The existence of these differences really hit me when I started learning about segregation in history class. Teachers told us (extremely watered down) accounts of discrimination against black people. You know, the typical photos of bathrooms and water fountains labeled "white" and "colored". Of course there was absolutely no mention of lynching or beating or the absolute disrespect with which black people were treated, but even without the harsher details, I remember thinking that segregation was cruel and unusual. I remember being relieved that it was in the past. I remember feeling lucky that people of my race weren't targets of hatred.

Then I thought about this episode of The Proud Family. I imagined what my life would be like if I had been born fifty years earlier. At first I figured I'd be fine because I wasn't black. Immediately after that thought was the realization that I wasn't white either, which meant I didn't get to use the fancy bathrooms. I wasn't really sure where Asians would've fallen on the spectrum of discrimination, but at the time I pictured myself mopping a floor. Now that I'm older and (kind of) wiser, I assume I would've been washing dishes in my parents' restaurant or ironing shirts in the backroom of a laundromat.

It's just weird to think that fifty years isn't too far in the past. In school, they tend to teach history with this implication that racism is over, that all of those horrible things are in the past. Luckily, a lot of those things are in the past. But at the same time, too many forms of racism and segregation are still present in our society. It's an unsettling reminder that complacency is not an option because there is still work to be done.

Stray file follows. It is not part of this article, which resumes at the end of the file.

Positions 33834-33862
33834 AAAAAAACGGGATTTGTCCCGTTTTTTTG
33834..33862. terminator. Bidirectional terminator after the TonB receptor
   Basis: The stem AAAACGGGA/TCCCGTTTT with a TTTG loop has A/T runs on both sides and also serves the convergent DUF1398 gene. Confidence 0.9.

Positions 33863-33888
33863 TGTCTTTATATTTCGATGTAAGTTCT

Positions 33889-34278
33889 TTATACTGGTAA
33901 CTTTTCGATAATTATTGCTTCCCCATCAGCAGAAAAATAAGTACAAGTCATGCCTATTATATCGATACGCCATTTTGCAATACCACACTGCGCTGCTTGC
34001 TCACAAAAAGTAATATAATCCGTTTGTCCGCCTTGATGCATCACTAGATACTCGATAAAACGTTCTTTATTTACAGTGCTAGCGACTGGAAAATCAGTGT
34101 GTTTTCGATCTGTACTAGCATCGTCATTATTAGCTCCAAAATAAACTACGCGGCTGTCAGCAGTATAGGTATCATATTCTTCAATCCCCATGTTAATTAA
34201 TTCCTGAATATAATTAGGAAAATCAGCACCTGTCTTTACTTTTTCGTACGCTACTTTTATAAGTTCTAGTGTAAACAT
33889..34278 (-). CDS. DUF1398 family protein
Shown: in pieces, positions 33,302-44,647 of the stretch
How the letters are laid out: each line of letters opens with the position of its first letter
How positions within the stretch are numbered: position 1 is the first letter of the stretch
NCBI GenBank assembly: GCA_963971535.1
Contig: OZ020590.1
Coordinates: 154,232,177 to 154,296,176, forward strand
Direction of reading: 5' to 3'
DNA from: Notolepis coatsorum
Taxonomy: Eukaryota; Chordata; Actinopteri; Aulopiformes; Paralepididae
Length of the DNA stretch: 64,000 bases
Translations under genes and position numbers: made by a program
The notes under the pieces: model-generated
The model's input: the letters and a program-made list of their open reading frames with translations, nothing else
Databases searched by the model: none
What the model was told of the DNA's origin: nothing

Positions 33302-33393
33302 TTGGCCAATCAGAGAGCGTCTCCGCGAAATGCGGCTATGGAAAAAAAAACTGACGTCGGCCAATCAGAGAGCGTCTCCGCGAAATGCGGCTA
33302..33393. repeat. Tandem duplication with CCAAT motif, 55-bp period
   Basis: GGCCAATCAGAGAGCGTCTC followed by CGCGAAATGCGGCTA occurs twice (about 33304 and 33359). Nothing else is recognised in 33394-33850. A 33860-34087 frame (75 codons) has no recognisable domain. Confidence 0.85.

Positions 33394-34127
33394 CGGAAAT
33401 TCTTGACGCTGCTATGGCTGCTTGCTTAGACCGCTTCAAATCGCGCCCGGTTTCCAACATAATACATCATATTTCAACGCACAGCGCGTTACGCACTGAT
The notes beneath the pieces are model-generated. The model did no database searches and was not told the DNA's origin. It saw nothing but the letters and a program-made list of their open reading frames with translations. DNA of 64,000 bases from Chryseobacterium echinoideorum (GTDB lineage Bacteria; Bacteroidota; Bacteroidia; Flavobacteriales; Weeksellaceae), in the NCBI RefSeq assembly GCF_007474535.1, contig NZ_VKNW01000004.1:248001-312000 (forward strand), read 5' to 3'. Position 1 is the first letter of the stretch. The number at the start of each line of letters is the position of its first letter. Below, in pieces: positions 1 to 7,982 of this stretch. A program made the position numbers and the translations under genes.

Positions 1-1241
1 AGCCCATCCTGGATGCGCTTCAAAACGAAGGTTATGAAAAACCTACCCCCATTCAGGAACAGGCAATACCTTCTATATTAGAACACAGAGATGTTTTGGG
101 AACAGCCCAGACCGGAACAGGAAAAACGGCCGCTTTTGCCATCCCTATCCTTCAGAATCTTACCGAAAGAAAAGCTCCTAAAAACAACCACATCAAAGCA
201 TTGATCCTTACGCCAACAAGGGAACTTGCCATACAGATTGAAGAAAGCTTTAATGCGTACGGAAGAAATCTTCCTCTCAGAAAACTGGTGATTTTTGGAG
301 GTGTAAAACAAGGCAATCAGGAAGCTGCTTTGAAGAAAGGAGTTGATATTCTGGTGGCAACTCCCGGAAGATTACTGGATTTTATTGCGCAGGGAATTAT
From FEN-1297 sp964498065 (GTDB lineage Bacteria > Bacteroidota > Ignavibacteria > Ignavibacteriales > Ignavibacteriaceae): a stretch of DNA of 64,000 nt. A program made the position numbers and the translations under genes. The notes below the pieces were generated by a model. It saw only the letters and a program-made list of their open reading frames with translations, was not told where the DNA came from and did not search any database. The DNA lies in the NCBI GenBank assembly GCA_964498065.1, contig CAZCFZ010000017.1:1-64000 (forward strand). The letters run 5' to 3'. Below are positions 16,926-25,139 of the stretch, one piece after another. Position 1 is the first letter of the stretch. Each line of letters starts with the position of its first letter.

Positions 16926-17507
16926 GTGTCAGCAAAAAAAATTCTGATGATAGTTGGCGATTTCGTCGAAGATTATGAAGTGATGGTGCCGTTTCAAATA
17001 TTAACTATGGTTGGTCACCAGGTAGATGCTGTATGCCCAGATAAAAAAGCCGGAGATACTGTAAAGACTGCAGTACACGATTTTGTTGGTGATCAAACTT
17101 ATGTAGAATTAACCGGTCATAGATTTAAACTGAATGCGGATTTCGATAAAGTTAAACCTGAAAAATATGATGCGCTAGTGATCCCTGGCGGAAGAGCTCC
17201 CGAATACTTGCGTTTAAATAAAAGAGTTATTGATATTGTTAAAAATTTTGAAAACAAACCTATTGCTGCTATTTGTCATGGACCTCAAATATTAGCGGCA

<Lucy Cartin

Sunday, March 4, 2018

How are you okay with that?



So you say you’re not a feminist.


Please, explain to me why you're not interested in being strong and independent. How can you go about your day knowing that you intend to rely on the fleeting generosity of others for the rest of your life? Don't you have the desire to do things on your own? To prove that you can take care of yourself? That you can stand on your own two feet? Don't you want to make a difference in the world?


It baffles me that you actively choose not to contribute to a generation of women who are setting a precedent.


Feminists are creating a world that teaches young girls to be their own person and pay no regard to restrictive gender expectations.


Feminists lead their lives in a manner that demonstrates that women are strong, self-sufficient, and forward-thinking.


Feminists are proving that women don't have to change their appearances or behavior to please men--or anyone for that matter.


Feminists are fighting for a world that allows them to be valued for their thoughts and the way they express those thoughts.


Feminists want to be judged by the content of their character, by how they treat themselves and the people around them.


Feminists refuse to be defined by how shiny their hair is or how seductively they can bat their lashes.


But in order to make all of this possible, women of the present need to take the initiative to create that world. Don't you want to be a part of that? Because we need as many women as possible. We need them to shake off the restraints that the patriarchy uses to hold them back. We need them to be exactly who they want to be, rather than who they think they’re supposed to be. We need them to unapologetically reject silence. We need them to be feminists.


Sunday, February 25, 2018

Written on New Year's Eve


The best way to describe it is as too much. Too much thinking. Have I done anything worthwhile in the past year? Because it certainly doesn't seem like I'm moving towards anything. Too much feeling. Guilt overwhelms me with the sense that I'm wasting resources--the primary resource being time. Too much nothing. Because it's all in my head. No one is around. Every three hundred and sixty-five days I find myself alone in this room having too many thoughts and assigning too much significance to a fleeting moment.